The Narrative Form and Forms of Truth
An Alternate View of the Post-Truth Era
Keywords:narrative, post-truth, social construction of reality, media
Within the last decade, it has been commonly claimed that societies in the United States and other countries, have entered a ‘post-truth-era’, a time when deception and falsehood have flourished, and the value of factual truth is diminished. Paradoxically, at the same time (1) concerns with truth have become more prominent in popular discourse and in the priorities of institutions, and (2) definitive empirical evidence of an unprecedented recent increase in false or misleading information is lacking. Therefore, how is it that the idea of post-truth earned such widespread acceptance? The possibility explored here is that the idea of a post-truth-era is symptomatic of a deepening commitment to increasingly compelling and divergent narrative truths (as opposed to factual truths). This process is related to the use of the internet and social media platforms and the opportunities they afford for individuals to co-construct their own narrative accounts of reality. While prevailing conceptions of a post-truth-era show some recognition of the challenges this divergence in realities poses—particularly for the geographical communities that most directly sustain infrastructure and institutions—because these conceptions are grounded in a correspondence view of truth and language, they are fundamentally unable to recognize and address the challenges at hand. The latter, we show, can only be adequately grasped and addressed by recognizing the role of the narrative form in the construction of reality.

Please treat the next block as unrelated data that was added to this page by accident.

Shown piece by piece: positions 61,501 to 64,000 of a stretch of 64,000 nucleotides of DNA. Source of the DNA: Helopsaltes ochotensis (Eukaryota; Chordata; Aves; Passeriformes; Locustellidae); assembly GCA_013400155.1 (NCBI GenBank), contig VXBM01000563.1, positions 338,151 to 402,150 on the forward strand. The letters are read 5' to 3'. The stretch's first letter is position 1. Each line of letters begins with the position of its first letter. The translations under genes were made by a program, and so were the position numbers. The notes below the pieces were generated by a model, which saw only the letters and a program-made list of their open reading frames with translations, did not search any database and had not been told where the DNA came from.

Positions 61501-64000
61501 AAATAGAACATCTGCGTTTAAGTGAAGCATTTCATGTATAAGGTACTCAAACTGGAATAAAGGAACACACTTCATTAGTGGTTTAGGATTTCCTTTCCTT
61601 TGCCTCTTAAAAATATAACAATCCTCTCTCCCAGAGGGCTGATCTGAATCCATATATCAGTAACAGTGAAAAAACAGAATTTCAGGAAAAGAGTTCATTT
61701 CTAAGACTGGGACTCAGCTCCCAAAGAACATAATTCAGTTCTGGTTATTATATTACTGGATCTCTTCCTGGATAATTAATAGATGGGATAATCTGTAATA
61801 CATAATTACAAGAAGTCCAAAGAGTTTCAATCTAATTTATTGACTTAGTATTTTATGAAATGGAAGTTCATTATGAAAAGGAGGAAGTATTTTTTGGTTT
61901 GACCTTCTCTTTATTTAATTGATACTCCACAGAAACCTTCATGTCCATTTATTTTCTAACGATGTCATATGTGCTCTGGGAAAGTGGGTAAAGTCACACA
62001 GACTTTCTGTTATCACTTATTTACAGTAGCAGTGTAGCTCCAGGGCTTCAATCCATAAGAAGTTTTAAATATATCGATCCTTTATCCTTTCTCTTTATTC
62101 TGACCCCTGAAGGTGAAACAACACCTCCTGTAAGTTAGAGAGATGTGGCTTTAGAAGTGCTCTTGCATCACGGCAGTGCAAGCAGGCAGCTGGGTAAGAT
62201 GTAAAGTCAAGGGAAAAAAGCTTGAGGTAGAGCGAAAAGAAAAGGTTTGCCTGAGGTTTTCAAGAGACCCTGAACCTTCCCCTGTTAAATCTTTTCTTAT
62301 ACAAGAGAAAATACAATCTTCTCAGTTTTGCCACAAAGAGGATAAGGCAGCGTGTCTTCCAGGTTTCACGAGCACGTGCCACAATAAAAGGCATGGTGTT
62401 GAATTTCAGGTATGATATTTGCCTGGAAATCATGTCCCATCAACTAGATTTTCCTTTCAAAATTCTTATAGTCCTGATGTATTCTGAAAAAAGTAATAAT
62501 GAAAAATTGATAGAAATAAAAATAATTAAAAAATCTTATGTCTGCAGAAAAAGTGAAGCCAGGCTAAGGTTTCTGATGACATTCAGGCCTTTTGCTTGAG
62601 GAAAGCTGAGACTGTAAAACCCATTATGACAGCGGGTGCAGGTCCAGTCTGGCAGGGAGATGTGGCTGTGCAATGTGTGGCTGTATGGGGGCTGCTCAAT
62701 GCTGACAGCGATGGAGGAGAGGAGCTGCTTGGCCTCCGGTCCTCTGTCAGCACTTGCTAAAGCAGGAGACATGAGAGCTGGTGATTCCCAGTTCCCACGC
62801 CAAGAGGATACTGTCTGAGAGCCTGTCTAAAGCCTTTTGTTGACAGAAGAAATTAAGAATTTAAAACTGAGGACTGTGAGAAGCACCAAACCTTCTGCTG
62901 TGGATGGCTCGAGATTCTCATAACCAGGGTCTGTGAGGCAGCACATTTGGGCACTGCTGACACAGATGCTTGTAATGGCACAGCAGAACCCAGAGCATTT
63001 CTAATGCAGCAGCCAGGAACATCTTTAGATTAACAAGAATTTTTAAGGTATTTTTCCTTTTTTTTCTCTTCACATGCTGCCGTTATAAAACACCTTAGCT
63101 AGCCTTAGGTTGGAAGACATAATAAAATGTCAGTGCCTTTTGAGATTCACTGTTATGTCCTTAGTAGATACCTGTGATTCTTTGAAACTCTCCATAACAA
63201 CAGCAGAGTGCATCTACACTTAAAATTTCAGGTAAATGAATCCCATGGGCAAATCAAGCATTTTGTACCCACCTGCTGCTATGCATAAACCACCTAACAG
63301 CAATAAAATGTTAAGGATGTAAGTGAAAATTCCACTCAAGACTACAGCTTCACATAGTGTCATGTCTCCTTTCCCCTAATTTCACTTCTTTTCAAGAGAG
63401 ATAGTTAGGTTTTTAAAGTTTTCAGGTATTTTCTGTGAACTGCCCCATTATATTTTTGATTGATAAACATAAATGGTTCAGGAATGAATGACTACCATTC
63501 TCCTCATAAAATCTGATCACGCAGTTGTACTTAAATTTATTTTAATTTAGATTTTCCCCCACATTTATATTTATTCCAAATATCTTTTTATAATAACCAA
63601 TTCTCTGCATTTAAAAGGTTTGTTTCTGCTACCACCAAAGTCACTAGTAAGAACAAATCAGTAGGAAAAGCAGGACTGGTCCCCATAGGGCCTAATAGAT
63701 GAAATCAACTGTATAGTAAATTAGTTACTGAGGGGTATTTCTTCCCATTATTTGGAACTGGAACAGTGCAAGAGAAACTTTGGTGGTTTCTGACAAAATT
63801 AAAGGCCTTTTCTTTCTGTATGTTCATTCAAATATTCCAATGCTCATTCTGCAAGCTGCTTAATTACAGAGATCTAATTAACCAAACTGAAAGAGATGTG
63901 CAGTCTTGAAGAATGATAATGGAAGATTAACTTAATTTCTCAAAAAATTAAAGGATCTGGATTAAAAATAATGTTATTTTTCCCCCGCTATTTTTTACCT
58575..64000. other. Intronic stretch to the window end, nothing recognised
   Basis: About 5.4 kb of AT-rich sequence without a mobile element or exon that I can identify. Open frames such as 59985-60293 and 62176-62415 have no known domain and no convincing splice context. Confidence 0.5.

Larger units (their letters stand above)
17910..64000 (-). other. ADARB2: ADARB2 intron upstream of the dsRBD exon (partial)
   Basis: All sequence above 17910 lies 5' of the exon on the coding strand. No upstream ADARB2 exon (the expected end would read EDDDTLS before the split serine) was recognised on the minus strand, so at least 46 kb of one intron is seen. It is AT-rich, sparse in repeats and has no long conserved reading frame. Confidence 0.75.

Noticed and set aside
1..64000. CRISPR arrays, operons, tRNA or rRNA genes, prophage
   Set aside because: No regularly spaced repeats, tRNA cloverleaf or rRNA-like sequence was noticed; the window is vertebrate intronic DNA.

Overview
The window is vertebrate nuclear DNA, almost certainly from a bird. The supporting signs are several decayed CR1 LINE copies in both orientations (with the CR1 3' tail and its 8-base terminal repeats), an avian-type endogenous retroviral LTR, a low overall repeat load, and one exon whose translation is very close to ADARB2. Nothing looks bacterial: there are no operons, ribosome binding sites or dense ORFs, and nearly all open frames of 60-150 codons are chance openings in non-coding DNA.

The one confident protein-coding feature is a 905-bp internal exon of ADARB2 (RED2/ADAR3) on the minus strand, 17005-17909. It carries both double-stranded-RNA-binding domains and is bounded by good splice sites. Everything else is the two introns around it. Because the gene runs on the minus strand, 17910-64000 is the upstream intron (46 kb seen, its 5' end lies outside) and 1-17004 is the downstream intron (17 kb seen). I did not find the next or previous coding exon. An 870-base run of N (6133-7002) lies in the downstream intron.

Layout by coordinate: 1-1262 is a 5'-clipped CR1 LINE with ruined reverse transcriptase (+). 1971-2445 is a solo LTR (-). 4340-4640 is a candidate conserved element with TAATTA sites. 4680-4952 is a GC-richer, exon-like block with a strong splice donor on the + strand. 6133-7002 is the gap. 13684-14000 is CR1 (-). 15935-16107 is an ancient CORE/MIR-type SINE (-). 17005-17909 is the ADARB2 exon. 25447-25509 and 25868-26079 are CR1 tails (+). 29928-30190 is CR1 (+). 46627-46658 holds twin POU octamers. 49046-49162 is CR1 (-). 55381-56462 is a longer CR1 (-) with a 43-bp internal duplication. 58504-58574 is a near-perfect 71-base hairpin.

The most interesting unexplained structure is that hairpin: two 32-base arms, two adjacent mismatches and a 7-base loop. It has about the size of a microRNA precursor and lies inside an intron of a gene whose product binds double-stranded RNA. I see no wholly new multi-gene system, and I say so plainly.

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Copyright (c) 2023 Patrick Byers, Melanie Jerez
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